Quinn: Budget Impasse “Disappointing” But Won’t Run For Office

October 01, 2015
Former Gov. Pat Quinn walks toward media at the Champaign Country Club on Thursday. Quinn was in town to celebrate the opening of a new Veterans Center on the U of I campus.

Former Gov. Pat Quinn walks toward media at the Champaign Country Club on Thursday. Quinn was in town to celebrate the opening of a new Veterans Center on the U of I campus.

Hannah Meisel/Illinois Public Media

Former Gov. Pat Quinn says his successor should take a break from politics to govern as Illinois enters its fourth month without a budget. Quinn made his comments at a rare public appearance in Champaign Thursday.

Two months after Republican Governor Bruce Rauner ousted Quinn last November, the state's income tax automatically decreased, along with it, state revenue for this year. 

The longer the state's budget impasse goes on, the bigger the gap will get between what the state's spending and the state's bringing in.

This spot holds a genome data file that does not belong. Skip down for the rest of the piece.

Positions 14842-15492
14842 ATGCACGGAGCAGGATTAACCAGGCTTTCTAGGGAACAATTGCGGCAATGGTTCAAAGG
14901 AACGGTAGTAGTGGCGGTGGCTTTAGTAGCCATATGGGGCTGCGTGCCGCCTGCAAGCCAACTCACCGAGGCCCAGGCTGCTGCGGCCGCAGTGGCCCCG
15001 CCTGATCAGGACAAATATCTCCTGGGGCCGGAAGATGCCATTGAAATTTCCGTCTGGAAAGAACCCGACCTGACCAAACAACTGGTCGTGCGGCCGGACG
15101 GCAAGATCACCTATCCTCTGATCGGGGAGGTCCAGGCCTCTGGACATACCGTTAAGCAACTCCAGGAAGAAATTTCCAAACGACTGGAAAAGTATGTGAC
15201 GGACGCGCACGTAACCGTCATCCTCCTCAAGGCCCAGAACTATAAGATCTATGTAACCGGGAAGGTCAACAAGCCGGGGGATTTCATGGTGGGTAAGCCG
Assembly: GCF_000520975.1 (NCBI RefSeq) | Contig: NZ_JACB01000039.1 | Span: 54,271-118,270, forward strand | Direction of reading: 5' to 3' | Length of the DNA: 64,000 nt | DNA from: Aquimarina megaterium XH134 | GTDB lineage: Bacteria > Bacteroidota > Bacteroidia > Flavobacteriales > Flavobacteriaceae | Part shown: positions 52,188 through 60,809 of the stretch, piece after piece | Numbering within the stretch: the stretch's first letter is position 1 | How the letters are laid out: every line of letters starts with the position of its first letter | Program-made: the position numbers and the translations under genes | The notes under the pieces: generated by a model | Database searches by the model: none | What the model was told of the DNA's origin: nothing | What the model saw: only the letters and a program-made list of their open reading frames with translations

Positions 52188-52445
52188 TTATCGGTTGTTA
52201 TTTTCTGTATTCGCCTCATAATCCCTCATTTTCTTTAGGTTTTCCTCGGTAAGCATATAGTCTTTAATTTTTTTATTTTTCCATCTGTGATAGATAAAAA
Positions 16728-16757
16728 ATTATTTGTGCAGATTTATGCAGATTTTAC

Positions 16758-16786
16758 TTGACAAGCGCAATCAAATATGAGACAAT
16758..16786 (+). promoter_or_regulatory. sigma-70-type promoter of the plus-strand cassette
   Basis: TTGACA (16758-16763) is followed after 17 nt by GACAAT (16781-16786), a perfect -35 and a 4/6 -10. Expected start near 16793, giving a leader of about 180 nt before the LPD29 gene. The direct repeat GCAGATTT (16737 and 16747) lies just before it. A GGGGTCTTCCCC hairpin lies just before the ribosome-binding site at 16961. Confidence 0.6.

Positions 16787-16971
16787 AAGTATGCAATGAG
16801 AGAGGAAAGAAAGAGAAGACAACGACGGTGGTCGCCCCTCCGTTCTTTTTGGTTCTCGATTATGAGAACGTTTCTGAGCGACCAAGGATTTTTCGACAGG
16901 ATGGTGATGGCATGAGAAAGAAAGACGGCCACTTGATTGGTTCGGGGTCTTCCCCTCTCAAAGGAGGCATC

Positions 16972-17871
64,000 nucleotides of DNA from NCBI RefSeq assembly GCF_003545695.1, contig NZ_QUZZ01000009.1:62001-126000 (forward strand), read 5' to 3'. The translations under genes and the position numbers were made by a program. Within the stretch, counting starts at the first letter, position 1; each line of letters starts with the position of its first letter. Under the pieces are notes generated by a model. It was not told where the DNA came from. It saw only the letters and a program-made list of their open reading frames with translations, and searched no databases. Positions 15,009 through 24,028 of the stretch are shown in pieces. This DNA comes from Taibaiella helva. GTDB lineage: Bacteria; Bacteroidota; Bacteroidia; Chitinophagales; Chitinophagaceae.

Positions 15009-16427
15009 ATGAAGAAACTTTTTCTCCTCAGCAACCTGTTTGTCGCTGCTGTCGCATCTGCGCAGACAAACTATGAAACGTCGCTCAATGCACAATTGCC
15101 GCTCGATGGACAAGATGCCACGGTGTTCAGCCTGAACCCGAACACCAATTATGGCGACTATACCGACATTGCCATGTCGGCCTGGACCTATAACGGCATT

Quinn had campaigned on extending the 2011 income tax hike, but when Rauner won, the tax slid back. 

Quinn says he doesn't feel responsible for the growing backlog of bills piling up as a result.

"Now I think it's the job of the governor to realize and tell the truth that Illinois has to use revenue from the income tax in order to properly balance the budget and pay the bills," he said. "He didn't do that last year. He said something else and now the chickens are coming home to roost."

Quinn says the way the courts have stepped in to force the state to pay for certain human services goes against the democratic system.

Courts have ruled in favor of state payments while governor and Democratic leaders haven't met for months to work out a budget deal...which Quinn blames on Rauner.

"You don't allow your own ideology in the case right now of trying to break unions, to hurt the wages of working people," he said. "If that's the policy of the governor, he's really harming the public of Illinois and the budget process that must go forward as part of democracy."

The Democrat says the state's budget crisis is "disappointing" but it won't be him trying to solve it; when asked, Quinn said he will not be running for office next year. Instead, he says he's spending time volunteering with veterans and consumer advocacy groups. Quinn was in town for a luncheon celebrating the opening of a new Veterans Center on the U of I campus.

Story source: WILL